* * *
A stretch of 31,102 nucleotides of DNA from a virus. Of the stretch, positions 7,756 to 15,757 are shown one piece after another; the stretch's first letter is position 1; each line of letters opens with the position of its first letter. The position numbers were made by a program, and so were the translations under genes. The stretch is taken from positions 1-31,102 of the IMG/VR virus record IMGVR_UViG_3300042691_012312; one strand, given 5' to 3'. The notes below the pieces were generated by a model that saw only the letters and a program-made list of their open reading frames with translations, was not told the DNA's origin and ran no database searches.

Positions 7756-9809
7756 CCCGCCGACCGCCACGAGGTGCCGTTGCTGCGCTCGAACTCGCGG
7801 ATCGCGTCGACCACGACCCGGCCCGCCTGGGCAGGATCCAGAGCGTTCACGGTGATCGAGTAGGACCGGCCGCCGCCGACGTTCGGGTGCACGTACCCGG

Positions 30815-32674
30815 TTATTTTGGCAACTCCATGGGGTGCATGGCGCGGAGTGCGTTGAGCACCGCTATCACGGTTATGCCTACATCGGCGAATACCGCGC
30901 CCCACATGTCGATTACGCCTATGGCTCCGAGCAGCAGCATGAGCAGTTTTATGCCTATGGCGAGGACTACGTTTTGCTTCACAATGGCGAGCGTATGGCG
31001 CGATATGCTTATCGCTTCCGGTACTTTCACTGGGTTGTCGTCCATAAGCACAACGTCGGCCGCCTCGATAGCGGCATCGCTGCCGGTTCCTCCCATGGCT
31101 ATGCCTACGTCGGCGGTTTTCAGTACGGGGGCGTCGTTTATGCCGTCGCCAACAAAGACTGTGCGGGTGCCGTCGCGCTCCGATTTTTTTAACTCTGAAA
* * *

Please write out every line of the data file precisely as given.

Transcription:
A stretch of 31,102 nucleotides of DNA from a virus. Of the stretch, positions 7,756 to 15,757 are shown one piece after another; the stretch's first letter is position 1; each line of letters opens with the position of its first letter. The position numbers were made by a program, and so were the translations under genes. The stretch is taken from positions 1-31,102 of the IMG/VR virus record IMGVR_UViG_3300042691_012312; one strand, given 5' to 3'. The notes below the pieces were generated by a model that saw only the letters and a program-made list of their open reading frames with translations, was not told the DNA's origin and ran no database searches.

Positions 7756-9809
7756 CCCGCCGACCGCCACGAGGTGCCGTTGCTGCGCTCGAACTCGCGG
7801 ATCGCGTCGACCACGACCCGGCCCGCCTGGGCAGGATCCAGAGCGTTCACGGTGATCGAGTAGGACCGGCCGCCGCCGACGTTCGGGTGCACGTACCCGG

Positions 30815-32674
30815 TTATTTTGGCAACTCCATGGGGTGCATGGCGCGGAGTGCGTTGAGCACCGCTATCACGGTTATGCCTACATCGGCGAATACCGCGC
30901 CCCACATGTCGATTACGCCTATGGCTCCGAGCAGCAGCATGAGCAGTTTTATGCCTATGGCGAGGACTACGTTTTGCTTCACAATGGCGAGCGTATGGCG
31001 CGATATGCTTATCGCTTCCGGTACTTTCACTGGGTTGTCGTCCATAAGCACAACGTCGGCCGCCTCGATAGCGGCATCGCTGCCGGTTCCTCCCATGGCT
31101 ATGCCTACGTCGGCGGTTTTCAGTACGGGGGCGTCGTTTATGCCGTCGCCAACAAAGACTGTGCGGGTGCCGTCGCGCTCCGATTTTTTTAACTCTGAAA